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When the devil is in the details, it generally means that you’ve missed something, something crucial that has wide ramifications.  It’s an understandable obstacle.  We are incredibly limited on the amount of information that we can discover, consume and integrate into our plans and idea of how things work.  Usually the devil pops up to thwart our plans when everything we thought necessary has already been put together, rending much effort useless.  It’s obvious that figuring out these details ahead of time is crucial.  But how do you hunt for the devil?  And what happens if you find him?


What happens to the discovery of a crucial piece of information before it’s effects jeopardize our efforts?  Suddenly the devil in the details becomes inverted.  That crucial killer piece of information becomes a tool which can be used to tinker with plans in order to effortlessly incorporate it.  It’s the difference between the discovery you’ve lost the ten dollars you had in your pocket right when you’re trying to pay for something and discovering an unexpected ten dollars when you don’t actually need it yet.  The point is that you will use the surprise ten dollars.


The devil in the details is more like a nugget of gold if found early.  At the very least, even if the detail means that a goal or a plan absolutely cannot succeed with total certainty, the good in this is that it saves all resources that would have been spent before the fateful and unfortunate discovery of that devil in the details.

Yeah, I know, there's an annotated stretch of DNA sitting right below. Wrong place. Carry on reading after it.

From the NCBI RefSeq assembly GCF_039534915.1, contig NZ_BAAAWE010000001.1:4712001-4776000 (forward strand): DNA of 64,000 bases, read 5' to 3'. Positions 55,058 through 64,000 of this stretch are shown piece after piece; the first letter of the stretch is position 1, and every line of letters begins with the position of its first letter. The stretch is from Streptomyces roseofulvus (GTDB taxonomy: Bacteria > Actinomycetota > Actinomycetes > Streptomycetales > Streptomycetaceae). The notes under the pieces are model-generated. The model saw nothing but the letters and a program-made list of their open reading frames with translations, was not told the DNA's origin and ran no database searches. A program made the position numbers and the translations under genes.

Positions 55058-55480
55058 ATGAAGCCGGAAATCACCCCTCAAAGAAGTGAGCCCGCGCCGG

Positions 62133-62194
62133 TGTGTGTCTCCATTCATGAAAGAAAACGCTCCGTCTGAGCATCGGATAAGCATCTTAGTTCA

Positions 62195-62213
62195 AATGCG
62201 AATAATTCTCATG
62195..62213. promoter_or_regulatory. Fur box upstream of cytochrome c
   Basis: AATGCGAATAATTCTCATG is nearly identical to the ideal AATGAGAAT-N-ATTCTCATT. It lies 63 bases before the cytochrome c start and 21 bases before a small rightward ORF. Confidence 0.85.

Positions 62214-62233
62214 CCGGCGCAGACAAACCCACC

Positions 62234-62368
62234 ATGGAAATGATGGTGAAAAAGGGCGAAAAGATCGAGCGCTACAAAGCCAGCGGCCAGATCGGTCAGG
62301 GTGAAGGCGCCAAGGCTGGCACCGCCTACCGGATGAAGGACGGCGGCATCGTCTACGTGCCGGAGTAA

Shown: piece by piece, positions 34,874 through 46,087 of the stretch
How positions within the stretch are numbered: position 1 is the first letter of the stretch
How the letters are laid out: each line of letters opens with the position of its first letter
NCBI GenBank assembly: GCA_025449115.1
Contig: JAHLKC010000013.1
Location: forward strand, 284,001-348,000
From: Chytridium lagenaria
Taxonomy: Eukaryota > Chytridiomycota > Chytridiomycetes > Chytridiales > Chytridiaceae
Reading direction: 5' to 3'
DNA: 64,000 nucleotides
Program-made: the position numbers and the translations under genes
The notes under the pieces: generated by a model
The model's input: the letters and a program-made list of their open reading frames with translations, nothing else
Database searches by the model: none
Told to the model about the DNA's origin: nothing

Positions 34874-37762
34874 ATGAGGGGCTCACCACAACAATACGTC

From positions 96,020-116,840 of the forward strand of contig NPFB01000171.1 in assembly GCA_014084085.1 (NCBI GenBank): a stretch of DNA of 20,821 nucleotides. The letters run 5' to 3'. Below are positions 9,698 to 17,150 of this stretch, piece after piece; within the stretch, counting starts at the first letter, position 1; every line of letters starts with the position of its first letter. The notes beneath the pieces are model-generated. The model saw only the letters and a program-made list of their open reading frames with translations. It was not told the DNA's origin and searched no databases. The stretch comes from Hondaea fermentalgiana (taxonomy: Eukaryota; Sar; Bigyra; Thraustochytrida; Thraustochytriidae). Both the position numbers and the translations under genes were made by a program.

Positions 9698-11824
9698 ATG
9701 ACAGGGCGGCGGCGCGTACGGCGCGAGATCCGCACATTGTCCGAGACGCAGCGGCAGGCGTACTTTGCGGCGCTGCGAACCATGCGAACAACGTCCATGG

Hunting the devil requires somber and sober mix of optimism and pessimism.  Optimism is too often an unbridled enthusiasm that things will work out.  This simplistic perspective is out of touch with reality.  As depressing as it might be, the pessimist is usually correct.  But pessimists rarely accomplish much.  It’s the optimists who can harness the powers of the pessimists that manage to get new things accomplished.  Hunting the devil requires the pessimistic powers to imagine that he’s there, hiding somewhere, in the details of your future plans, waiting to trip you up.  The pure pessimist just stops all effort at this point, and this is where a tempered optimism is crucial.  The pessimist oddly has the more useful imagination initially with obstacles, but it’s the optimist’s imagination that is far better equipped to incorporate that devilish detail and find a way that it can potentially become an asset.  


For an optimist to harness the power of the pessimist, it’s absolutely crucial that the optimist recognizes and acknowledges that the end goal in mind, just might not be possible.  Strangely, this makes it more likely that the end goal will eventually emerge successfully, in some form or another.

Check out the Tinkered Thinking   Reading List

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Podcast Ep. 1144: Hunting the Devil

Tinkered Thinking

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